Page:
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  11. #11
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    Bulking to Ride

    The question I have is this:

    Is that added quarter inch of muscle on X part of your body going to protect you from the added kinetic energy of you + 10/15/20lbs slamming into the ground at 25mph?

    Iím not going to pretend to know how to work that out math-wise, but Iíve done enough bike racing and other sports (wrestling) to have seen a lot of people eat it, hard. The lighter guys SEEM to have better survivability, from what Iíve seen.


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  12. #12
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    Quote Originally Posted by Le Duke View Post
    The question I have is this:

    Is that added quarter inch of muscle on X part of your body going to protect you from the added kinetic energy of you + 10/15/20lbs slamming into the ground at 25mph?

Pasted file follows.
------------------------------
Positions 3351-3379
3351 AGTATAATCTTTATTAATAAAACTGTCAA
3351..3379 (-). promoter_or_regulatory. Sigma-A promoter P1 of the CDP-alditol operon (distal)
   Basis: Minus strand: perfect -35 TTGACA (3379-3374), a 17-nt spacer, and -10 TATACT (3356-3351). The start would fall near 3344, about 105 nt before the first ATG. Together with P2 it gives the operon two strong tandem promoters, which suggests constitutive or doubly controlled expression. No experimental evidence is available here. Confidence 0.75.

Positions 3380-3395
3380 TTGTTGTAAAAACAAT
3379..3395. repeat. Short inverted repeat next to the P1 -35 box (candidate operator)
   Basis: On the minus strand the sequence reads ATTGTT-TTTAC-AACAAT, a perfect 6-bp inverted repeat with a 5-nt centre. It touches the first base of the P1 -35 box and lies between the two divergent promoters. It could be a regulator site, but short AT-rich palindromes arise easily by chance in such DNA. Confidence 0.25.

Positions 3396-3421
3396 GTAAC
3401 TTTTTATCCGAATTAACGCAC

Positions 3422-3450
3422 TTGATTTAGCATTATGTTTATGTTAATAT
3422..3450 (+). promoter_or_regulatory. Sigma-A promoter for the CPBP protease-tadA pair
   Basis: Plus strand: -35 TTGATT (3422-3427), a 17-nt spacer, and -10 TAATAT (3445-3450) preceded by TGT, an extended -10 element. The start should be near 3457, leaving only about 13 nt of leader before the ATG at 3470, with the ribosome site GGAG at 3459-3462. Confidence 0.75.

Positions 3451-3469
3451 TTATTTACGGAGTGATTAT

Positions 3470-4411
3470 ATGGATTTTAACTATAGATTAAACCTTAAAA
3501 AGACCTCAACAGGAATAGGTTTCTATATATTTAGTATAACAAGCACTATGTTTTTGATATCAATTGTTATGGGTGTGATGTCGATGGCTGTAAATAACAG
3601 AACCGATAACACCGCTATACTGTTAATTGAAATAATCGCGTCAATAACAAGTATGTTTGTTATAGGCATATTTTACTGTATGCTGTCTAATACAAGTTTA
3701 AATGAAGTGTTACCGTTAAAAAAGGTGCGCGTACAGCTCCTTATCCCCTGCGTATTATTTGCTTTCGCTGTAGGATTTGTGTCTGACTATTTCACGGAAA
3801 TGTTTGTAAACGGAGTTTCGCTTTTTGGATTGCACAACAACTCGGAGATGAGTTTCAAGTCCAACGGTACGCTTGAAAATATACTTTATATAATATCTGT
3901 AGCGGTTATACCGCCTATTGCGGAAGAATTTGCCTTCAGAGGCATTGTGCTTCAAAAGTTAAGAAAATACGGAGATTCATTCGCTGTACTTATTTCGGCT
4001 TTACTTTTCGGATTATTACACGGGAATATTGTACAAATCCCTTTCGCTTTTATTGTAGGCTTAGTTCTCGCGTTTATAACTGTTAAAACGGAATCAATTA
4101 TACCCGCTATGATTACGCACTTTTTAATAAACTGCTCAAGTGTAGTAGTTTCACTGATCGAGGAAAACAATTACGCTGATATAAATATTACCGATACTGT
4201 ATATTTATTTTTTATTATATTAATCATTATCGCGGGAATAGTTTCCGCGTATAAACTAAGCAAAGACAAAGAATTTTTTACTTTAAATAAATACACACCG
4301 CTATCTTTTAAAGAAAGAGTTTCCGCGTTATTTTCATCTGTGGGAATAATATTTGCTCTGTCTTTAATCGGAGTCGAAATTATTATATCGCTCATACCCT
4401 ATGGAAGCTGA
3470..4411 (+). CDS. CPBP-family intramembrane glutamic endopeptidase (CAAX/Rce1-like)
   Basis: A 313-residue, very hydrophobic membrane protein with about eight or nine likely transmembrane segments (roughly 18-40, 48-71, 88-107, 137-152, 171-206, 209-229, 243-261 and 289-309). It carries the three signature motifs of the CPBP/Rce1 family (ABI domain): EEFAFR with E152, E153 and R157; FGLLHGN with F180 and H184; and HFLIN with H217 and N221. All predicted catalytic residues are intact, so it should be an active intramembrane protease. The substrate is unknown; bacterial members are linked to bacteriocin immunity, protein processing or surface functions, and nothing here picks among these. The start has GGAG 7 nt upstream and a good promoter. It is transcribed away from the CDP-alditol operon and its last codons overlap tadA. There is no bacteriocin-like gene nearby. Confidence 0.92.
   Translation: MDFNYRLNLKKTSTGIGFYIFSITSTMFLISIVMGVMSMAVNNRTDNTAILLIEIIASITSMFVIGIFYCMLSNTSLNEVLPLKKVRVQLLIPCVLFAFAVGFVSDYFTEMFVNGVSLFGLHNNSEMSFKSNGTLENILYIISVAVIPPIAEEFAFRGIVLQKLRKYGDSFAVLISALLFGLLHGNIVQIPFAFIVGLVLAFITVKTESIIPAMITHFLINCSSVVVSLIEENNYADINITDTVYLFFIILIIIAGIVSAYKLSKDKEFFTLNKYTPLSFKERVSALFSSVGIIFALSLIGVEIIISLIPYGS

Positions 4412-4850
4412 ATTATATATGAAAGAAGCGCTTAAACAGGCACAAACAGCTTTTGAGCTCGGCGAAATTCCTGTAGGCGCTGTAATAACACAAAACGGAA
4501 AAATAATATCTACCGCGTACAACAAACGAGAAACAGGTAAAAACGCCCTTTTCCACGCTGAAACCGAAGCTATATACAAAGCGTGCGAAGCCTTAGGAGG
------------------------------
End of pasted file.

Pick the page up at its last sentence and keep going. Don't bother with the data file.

Iím not going to pretend to know how to work that out math-wise, but Iíve done enough bike racing and other sports (wrestling) to have seen a lot of people eat it, hard. The lighter guys SEEM to have better survivability, from what Iíve seen.


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    I get what you're saying and at a certain point I agree. I have muscle and decent strength but my muscle is very "small" because it's so spread out. There is also stuff from enduro and high end slopestyle guys that say it contributes to injury resistantance.

    I'm not going for a body builder style bulk. Ideally I would put on about 10 lbs and only be up to around 15% body fat. Then I could cut back down to 12%-10% which should not result in a massive net gain. My frame isn't going to support a healthy weight much, if any, below 180lbs as it is.